Technical Article

Hydraulic Calculations: One Method for Adjusting Flows for Liquids Other Than Water
Scott Martorano, CFPS Senior Manager Technical Service

August, 2008

Worldwide Fire Protection

www.vikingcorp.com

Hydraulic Calculations TABLE OF CONTENTS INTRODUCTION DENSITY AND SPECIFIC GRAVITY THEORETICAL FLOW FROM AN ORIFICE FLOW CONVERSIONS: WHEN ARE THEY APPROPRIATE CONCLUSION REFERENCES 3 3 4 5 8 9 Page 2 of 9 .

2 °F which has a specific gravity of 1.3 psi at the base of a water storage tank.433 psi. We know as previously stated that one cubic foot of water clear water weighs 62.433 psi = 13 psi. The converse relationship uses these fundamental principles to determine the feet of potential head.3 psi x 2.02.4 lbs/ft³ in all but a few situations1.31 = 100 ft. The specific gravity (Sg) of a substance may be defined as the ratio of the weight density of a substance to the weight density of another substance. Sg = Wa ÷ Wb Where Sg = specific gravity Wa = weight of substance lbs/ft³ Wb = weight of water 62. if a gauge reads 43.041 Sg at 60 °F Page 3 of 9 .4 lbs is exerted on the bottom area of 1 ft² or 144 in². Various NFPA standards address these situations in different ways and provide the system designer with guidance as to whether or not a flow conversion should be considered. The water column is 100 ft tall. multiplying 43. Another important relative measurement is specific gravity. If we assume that the vessel holding this water measures one foot on either side the total weight of 62. The pressure per square inch is calculated simply by 62. Using the reciprocal of .433 = 2.433 lbs/in². For example.4 = 1.4 lbs.31p where (p) is equal to pounds per square inch (psi). The pressure is then 62.4 lbs/ft² or .31 we can determine that the potential head (h) by using the formula h = 2.433 or 1 ÷ .96 lbs/ft³ at 60 °F we can determine the specific gravity as follows: 64. change the weight density of the fluid medium being calculated and in some cases may require a conversion of the standard flow formula Q = K√P to calculate accurate sprinkler flow. Head is a term that is generally describes how many feet the water column extends above the base of the column.4 divided by 144. For example if a water column stood 30 ft tall the pressure at the bottom would be 30 ft x .96 ÷ 62.Hydraulic Calculations INTRODUCTION When conducting hydraulic calculations of automatic sprinkler systems it’s a valid assumption that the fluid is clear water with a weight density of 62.4 lbs/ft³ For example if the density of a propylene glycol and water solution is 64. This means that for every elevated foot of water the pressure at the bottom of a water column will be increased by . DENSITY AND SPECIFIC GRAVITY Before addressing the specific situations it is important to review the fundamental principles used in fire protection hydraulics and where the standard flow formulas come from. Applications where antifreeze solution and foam water solution are required. typically water at 39.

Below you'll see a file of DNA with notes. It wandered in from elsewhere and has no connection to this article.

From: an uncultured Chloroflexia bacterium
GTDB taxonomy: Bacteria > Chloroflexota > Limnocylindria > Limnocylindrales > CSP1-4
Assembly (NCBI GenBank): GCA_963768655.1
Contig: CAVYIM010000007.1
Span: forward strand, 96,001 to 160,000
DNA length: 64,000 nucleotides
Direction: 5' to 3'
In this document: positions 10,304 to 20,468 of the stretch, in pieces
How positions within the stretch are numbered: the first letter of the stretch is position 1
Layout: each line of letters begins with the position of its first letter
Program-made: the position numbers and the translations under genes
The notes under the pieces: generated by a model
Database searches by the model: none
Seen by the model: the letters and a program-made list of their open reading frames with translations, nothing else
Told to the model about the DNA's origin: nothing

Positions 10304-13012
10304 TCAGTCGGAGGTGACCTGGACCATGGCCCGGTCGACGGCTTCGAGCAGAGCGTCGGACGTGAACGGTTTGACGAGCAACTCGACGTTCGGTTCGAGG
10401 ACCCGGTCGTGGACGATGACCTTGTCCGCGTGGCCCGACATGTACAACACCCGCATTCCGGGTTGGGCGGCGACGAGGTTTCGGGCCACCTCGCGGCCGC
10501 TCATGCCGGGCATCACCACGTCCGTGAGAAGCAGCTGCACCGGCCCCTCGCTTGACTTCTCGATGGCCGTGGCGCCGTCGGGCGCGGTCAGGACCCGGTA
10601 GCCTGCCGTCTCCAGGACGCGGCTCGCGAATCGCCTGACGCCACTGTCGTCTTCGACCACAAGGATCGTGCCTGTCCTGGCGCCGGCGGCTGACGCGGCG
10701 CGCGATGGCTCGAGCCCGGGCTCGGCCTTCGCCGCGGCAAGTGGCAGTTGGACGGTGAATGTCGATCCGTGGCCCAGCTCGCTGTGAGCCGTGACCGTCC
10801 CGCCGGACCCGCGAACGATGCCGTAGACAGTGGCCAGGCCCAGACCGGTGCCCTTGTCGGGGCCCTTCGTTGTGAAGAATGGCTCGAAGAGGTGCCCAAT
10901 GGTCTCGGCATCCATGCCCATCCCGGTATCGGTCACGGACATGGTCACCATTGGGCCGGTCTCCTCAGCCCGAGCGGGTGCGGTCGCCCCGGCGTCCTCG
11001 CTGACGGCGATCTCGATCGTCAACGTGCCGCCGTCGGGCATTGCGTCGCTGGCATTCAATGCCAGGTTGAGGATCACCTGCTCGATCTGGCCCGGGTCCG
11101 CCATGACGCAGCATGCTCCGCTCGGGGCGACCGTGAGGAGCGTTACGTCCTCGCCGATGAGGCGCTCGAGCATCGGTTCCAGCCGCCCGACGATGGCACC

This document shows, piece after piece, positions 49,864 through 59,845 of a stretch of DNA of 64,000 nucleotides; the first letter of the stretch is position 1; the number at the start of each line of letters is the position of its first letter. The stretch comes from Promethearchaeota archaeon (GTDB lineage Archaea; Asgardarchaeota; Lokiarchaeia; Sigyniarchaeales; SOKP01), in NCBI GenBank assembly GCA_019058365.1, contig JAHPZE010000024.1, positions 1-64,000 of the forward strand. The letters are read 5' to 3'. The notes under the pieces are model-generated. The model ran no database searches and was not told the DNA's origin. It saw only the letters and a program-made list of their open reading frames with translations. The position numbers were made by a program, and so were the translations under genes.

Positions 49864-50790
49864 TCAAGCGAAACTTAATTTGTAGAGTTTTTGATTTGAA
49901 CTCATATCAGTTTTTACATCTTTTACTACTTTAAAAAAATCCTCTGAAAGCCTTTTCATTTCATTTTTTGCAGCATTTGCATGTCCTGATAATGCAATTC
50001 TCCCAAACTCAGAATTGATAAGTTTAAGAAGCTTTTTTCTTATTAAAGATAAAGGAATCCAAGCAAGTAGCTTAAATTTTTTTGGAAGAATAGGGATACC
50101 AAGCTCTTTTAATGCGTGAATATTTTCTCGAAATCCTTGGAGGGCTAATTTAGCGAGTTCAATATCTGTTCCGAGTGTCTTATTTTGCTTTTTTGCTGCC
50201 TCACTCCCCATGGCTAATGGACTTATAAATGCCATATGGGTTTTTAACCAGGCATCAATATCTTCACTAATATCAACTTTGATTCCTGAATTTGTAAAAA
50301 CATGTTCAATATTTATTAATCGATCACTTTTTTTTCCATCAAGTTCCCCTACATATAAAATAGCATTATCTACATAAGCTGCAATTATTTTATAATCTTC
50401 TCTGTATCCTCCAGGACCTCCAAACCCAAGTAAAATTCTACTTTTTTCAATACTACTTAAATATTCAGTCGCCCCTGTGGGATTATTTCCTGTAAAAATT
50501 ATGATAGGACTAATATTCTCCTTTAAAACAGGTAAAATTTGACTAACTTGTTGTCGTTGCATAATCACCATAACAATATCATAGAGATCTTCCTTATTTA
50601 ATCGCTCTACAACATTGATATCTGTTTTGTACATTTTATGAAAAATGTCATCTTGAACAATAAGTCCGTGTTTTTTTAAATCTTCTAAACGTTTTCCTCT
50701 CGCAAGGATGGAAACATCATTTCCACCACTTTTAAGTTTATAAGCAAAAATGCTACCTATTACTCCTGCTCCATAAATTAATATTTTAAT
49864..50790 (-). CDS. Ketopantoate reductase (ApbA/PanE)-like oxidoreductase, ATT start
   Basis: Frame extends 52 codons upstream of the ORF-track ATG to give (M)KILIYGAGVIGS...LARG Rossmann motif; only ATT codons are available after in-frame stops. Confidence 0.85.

48 gallon per cubic foot and 60 seconds in one minute: Q = 60 x 7.0) will float on the surface of the water and liquids with a higher specific gravity than water will sink below the surface of the water. THEORETICAL FLOW FROM AN ORIFICE The foundation formula for flow through an orifice is Q = av where3: Q = flow in cubic feet per second a = the cross sectional area in square feet v = velocity in feet per second The formula for area in square feet is: a = πD² ÷ 4 Converted the formula to find the area in square inches the formula is modified to: A = πd² ÷ 576 Velocity can be expressed as: v = √2gh where: v = velocity g = acceleration due to gravity (32.2 ft/sec) h = the head in feet (2. The basic principle being that liquids with a specific gravity less that water (1.48 x πd² ÷ 576 √2gh Page 4 of 9 .Hydraulic Calculations Understanding the concept of specific gravity becomes particularly useful when dealing with flammable and combustible liquids. The specific gravity will also be an essential piece of information if the need to modify the flow formulas when required.31P) The theoretical flow from an orifice formula can be written as4: Q = πd² ÷ 576 √2gh Understanding that we will have to convert Q to gallons per minute the formula needs to be modified further to insert 7.

the friction loss shall also be calculated using the Darcy Weisbach equation shown in 22.31) (P)] uses the assumption that it is the weight density of water 62.4. Sprinklers such as the Viking K 25. there are a limited number of cases when the fluid medium within the sprinkler system is not solely clear water. and adjusted K-factors for fluid properties. This was calculated using a weight density of clear water of 62.5. FLOW CONVERSIONS: WHEN ARE THEY APPROPRIATE? As stated earlier. However. new language has been added to the 2007 edition of NFPA 13 Standard for the Installation of Sprinkler Systems in section 22.4.22. ε-factors that are represented for aged pipe.2 ESFR have been through extensive fire test with propylene glycol solution and the listing of this sprinkler describes the concentrations of propylene glycol allowed at specific starting pressures.2.Hydraulic Calculations When simplified and the discharge coefficient (c) is added for the orifice the formula is written as: Q = 29.5.1 goes on to state: “Published K factors are based upon water at ambient conditions and need to be modified to address different fluid properties”.3 using the Moody diagram.2) (2.4.5. when using sprinklers that have not been through testing with an antifreeze solution NFPA 13 now requires a K factor adjustment to the selected sprinkler.4 lbs/ft³.4 lbs/ft³ in the calculation of velocity.1 which states “For antifreeze solutions greater than 40 gal in size. NFPA 16 Standard for the Installation of Foam-Water Sprinkler and Foam Water Spray Systems has address the procedure for the hydraulic calculation of piping carrying foam water solution by stating that the piping shall be sized as if carrying plain water. From our earlier examples we know that our potential head was calculated using 2.22. If the fluid medium is different than water than the weight density will be different which may require a conversion in the formulas for accurate flow measurement.4. These can include applications where foam water solution or antifreeze solutions are required.” A. The purpose of adjusting the sprinkler K factor is Page 5 of 9 .1.1 and A. Part of our equation for flow from an orifice (v= √2gh) also written as [v= √(2) (32.31P.4. This makes perfect sense for sprinklers that are not listed with an antifreeze solution. The formula can be reduced further to a single constant “K” for a given sprinkler: Q = K√P It is important to remember that a fundamental part of this formula was derived based on the weight density of water. In this case no flow conversion is required for the system to ensure an accurate measurement.4.84cd²√P This formula should be familiar to anyone who has evaluated a water supply by measuring velocity pressure from a fire hydrant. so no adjustment is required.4. This is because the density of antifreeze solution can increase dramatically at temperatures below freezing and we know from the information earlier that the formulas used in standard hydraulic calculations assume the fluid medium is water between 40 °F and 100 °F. However.